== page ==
PEG. 8 shows a circuit diagram for a sub-set which uses a Zener diode in coniunction with a transistor to obtain a loop current which, when the sub-set is in use, is independent of the loop resistance. In electronic telephone exchanges, it is desirable, in order to be able to identify a calling line, that each line should consume the same current when in the calling condition. This requirement has hitherto necessitated the provision of an individual adjustment for each line. By using a zener diode in the manner to be described, the need for such individual adjustments is eliminated. Further, since the zener diode is included in the sub-set circuit, the switching of the diode into and out of service may be placed under the control of the subscriber. This consideration can be applied to advantage in the provision of dialling facilities. The zener diode also acts as a stabiliser against the effects of tem' erature on the transistor with which it is associated.
For the sake of direct comparison, the circuit of FIG. 7 has been taken as a asis for the circuit of HG. 8. The only difference between the two circuits is that a Zener diode Z in PEG. 8 replaces the resistor R1 of FIG. 7, and that the diode Z is connected to tie resistor R3 at the point H. For the diode Z to work satisfactorily in conjunction with the transistor TR, it is not necessary that the transistor should be provided with the biassing network including the capacitors C6, C7 and the rectifiers W3, we.
Terminal B is connected through resistor R (FIG. 8} to the emitter of the transistor TR. Terminal B is also connected through the zener diode Z to the base of the transistor TR. Terminal A is connected through the windings of the transformer T7 (H6. 8) direct to the collector or" the transistor TR, and through resistor R3 to the base of the transistor TR. When the sub-set is in use, therefore, there are two parallel paths between terminals B and A, namely the emitter-collector circuit of the transistor TR, and the Zener diode Z in series with resistor R3.
' The sub-set components are given values such that, when the sub-set is in use, the voltage across the zcner diode Z causes the diode to conduct. It i a property of a zener diode that, when the diode is in the conducting condition the potential across the diode remains constant, despite changes in the current. Therefore, the potential differences between terminal B and the point H (FIG. 8) is constant when the sub-set is in use. This potential difference is equal to the sum of the potential across the base and the emitter of the transistor TR, and the potential drop across the resistor R7 (FIG. 8). Since the former is constant, the latter must also be constant. Hence the current flowing through the resistor R7 (FIG. 8) to the emitter of the transistor TR is also constant.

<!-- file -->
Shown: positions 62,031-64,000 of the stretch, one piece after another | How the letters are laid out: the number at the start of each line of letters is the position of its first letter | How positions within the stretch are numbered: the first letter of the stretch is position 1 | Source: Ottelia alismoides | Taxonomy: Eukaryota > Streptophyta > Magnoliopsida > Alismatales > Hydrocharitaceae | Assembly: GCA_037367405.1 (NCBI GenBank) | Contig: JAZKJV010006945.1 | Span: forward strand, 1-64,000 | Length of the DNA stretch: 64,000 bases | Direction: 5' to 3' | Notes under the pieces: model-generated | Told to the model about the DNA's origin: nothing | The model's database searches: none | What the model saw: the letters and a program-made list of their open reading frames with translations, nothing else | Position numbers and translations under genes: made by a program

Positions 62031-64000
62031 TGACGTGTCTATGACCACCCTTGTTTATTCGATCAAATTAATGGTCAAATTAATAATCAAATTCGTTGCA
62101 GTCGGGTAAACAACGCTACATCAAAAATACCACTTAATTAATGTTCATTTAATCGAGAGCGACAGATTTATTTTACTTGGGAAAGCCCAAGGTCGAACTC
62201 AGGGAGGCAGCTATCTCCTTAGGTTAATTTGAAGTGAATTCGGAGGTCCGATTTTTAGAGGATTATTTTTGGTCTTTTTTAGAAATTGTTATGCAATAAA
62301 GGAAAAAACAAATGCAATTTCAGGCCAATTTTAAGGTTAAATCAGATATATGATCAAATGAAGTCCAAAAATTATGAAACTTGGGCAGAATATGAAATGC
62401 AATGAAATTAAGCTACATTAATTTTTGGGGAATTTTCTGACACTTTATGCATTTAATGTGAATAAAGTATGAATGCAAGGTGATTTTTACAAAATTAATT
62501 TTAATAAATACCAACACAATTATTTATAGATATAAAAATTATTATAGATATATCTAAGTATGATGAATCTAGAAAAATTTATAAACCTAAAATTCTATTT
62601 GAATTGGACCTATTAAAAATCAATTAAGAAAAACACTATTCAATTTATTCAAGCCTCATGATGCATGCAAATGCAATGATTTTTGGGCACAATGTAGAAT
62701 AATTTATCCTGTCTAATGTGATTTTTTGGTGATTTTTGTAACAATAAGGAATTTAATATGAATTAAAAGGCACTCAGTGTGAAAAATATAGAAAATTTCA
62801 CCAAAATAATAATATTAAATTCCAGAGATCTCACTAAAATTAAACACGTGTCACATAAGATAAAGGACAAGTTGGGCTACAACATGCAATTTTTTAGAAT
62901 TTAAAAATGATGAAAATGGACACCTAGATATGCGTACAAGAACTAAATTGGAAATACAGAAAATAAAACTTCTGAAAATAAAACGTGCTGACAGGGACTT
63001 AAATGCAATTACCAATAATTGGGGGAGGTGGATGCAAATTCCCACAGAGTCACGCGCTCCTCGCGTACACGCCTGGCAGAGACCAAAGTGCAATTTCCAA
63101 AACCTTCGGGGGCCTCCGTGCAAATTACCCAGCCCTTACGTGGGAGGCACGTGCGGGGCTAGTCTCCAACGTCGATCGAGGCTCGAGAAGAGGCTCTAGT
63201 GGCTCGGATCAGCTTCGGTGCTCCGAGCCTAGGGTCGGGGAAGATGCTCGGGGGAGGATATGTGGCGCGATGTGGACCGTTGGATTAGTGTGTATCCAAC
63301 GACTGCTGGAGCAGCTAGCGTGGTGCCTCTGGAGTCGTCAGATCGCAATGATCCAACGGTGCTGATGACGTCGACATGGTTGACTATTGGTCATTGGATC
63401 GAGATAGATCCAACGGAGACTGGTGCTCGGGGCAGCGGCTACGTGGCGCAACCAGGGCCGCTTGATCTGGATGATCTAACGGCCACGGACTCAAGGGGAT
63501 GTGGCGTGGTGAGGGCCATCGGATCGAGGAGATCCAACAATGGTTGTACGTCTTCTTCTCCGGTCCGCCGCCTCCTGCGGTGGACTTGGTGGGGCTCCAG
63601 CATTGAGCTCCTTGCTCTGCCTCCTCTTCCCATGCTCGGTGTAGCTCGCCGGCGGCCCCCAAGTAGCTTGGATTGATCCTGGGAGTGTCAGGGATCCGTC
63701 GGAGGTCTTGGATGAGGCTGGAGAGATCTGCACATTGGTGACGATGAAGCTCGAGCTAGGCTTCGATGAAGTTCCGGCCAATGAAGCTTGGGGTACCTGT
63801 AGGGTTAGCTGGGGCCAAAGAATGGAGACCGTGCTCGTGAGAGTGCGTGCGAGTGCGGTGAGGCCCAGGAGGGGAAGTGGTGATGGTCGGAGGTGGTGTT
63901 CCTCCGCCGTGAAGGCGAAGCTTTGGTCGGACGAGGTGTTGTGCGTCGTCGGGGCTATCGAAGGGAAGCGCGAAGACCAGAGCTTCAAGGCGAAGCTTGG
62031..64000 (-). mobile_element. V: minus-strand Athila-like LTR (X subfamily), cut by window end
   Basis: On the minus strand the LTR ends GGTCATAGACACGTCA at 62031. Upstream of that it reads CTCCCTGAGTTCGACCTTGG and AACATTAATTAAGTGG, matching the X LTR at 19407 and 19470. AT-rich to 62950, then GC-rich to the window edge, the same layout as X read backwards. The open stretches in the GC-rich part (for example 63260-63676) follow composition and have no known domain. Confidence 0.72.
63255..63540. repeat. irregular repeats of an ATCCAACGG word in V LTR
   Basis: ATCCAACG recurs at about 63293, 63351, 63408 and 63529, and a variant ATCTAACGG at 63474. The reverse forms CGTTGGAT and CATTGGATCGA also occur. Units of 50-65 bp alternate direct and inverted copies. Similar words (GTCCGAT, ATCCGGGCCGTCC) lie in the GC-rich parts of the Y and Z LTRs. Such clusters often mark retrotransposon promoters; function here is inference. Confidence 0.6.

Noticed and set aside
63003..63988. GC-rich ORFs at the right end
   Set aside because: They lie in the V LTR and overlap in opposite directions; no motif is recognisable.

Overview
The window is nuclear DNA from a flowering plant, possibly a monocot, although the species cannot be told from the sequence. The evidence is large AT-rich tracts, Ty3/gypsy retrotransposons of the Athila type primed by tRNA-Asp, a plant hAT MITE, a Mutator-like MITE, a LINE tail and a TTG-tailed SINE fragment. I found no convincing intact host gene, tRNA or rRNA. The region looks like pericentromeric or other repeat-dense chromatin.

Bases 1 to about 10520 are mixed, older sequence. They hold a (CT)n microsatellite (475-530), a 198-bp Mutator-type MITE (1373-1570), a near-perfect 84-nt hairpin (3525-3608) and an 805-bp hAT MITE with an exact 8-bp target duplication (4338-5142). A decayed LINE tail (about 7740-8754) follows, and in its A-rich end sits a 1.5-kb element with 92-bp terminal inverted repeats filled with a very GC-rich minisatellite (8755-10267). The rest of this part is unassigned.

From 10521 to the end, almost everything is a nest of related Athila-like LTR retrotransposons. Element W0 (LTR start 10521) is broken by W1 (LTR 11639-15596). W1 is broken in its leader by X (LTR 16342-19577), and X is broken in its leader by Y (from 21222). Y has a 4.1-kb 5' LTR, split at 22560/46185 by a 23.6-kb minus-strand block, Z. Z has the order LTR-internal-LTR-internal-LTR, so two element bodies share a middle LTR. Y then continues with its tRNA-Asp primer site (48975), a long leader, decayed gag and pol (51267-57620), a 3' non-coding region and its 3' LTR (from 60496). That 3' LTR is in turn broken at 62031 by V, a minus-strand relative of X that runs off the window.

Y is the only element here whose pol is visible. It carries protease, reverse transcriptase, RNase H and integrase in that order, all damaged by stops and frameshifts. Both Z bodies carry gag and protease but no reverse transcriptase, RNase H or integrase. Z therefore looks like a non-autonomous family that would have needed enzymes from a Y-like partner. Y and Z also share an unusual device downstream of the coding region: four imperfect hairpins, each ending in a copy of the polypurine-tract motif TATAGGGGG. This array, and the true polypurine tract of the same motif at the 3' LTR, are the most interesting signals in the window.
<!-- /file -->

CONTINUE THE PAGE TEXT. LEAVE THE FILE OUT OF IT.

The potential across terminals 13 and A will depend on the loop resistance, for example the resistance of the line connecting the terminals to the exchange battery. If the potential across the terminals B, A is increased or decreased with reference to a given value, there is a corresponding increase or decrease in the potential across resistor R3, since the drop across the diode Z is constant. The current flowing through the diode Z in series with the resistor R3 is correspondingly increased or decreased, While the current flowing in the emitter circuit remains constant. The change of potential across resistor R3 is accompanied by a change of potential between the base and the collector of the transistor TR. It is a property of a transistor that the current flowing in the collector circuit is not affected by this change.
The current which flows through the zener diode Z and the series resistance R3 provides the biassing potential for the base of the transistor TR. This current therefore need not be large, and the sub-set components are so proportioned that nearly all the current flowing between terminals B and A when the sub-set is in use flows in the emitter-collector circuit of the transistor TR. Since, however, this current is maintained at a constant value, it follows that the current flowing in the subscribers loop is also substantially constant and independent of the loop resistance.
If changes of ambient temperature alter the conductivity of the transistor TR, these are offset by a corresponding change of potential across the resistor R3.
The dialling circuit shown in FIGS. 6, 7, 8 is suitable for use with an electronic exchange. Dialling pulses consist of pulses of changed potential instead of the break and make pulse of conventional systems. The pulses are produced by connecting resistors R14 intermittently across terminals A, B. As will be seen from FIG. 8, the zener diode Z has no control over the current flowing in the loop during a dialling pulse.